5) Doing your own research.  After completing coursework and proving you are an expert in your areas,  you are now at the stage where you can start doing your own research (in addition to your TA or RA gig).  This is a major shift.  All of a sudden, you have spare time.  You are suddenly your own boss for 1/2 the time (in theory--depending on TA/RA status).  You set your own deadlines.  You schedule your own days.  You set your own priorities.  Your academic advisor may give you suggestions, but they are suggestions and there aren't any penalties, or even grades to encourage your behavior.  I've known a lot of people who did well in all the "hard parts" of graduate school but fell apart when they found their new freedom.

If you can handle the freedom, then your job is to come up with something that has never been said before.  You are to convince a panel of scholars that your work is "interesting", "new", and "academically rigorous".  The problem is that different scholars define those three things differently.  In my own experience, I had a conservative Roman Catholic, a Black church scholar, and the chair of Women's Studies on the same committee.  Looking back, I can say that it was stupid on my part.  It was extremely difficult to make all three of these individuals happy, and I consider my own dissertation to be garbage as a result.  I had to water down everything to make everyone happy.  It ended up wildly different than my own views just so I could finish jumping through this hoop.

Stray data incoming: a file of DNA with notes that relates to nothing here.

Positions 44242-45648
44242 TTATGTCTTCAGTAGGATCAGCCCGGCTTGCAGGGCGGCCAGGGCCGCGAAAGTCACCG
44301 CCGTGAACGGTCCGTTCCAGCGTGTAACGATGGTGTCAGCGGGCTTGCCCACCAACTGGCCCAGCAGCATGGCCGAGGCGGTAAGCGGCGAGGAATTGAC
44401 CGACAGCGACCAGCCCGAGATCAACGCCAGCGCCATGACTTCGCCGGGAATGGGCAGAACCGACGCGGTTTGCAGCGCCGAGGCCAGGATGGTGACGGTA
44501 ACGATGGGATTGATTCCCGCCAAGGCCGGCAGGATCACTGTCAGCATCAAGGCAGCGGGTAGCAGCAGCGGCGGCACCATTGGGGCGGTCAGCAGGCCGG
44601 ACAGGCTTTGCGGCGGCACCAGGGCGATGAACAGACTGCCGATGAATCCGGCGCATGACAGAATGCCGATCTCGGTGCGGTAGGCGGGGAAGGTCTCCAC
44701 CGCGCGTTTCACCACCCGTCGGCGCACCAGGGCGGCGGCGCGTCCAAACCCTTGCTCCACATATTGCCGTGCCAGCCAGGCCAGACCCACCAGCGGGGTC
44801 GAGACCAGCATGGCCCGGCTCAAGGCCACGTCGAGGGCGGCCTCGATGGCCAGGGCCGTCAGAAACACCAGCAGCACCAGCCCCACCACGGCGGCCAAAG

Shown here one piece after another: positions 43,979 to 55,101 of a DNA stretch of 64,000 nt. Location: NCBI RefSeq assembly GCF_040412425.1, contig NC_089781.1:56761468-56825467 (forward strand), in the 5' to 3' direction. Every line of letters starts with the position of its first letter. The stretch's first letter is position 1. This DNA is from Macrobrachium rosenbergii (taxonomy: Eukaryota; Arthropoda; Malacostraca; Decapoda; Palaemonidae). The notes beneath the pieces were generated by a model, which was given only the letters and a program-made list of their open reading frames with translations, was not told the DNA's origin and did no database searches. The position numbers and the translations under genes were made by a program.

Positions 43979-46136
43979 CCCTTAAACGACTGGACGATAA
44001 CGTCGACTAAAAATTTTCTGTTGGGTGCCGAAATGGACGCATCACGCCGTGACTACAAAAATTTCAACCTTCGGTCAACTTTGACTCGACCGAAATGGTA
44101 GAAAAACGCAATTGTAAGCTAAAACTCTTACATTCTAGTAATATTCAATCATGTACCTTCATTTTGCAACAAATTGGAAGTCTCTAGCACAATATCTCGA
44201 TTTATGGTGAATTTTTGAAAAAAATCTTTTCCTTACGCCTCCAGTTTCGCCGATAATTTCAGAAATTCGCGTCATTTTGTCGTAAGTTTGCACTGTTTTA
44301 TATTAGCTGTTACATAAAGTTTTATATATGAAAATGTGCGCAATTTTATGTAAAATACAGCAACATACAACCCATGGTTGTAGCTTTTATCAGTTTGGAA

But, if you are willing to jump through all these hoops, you too can get a Ph.D.  Just know what you are getting yourself into before you start.  It is a lot of work, and there is no guaranteed job after all the hoops are complete.  If you decide to pursue a Ph.D., make sure you truly love what you are studying, because I doubt that it is otherwise worth the effort.

Friday, July 27, 2012

Social Science Research bows down to political pressure

After receiving tremendous amounts of political pressure, the academic journal Social Science Research performed an audit of the publication of the recent controversial article by sociologist Mark Regnerus.  (Here are my thoughts on the Regnerus controversy.)  The Chronicle of Higher Education had a summary write-up of the audit's findings.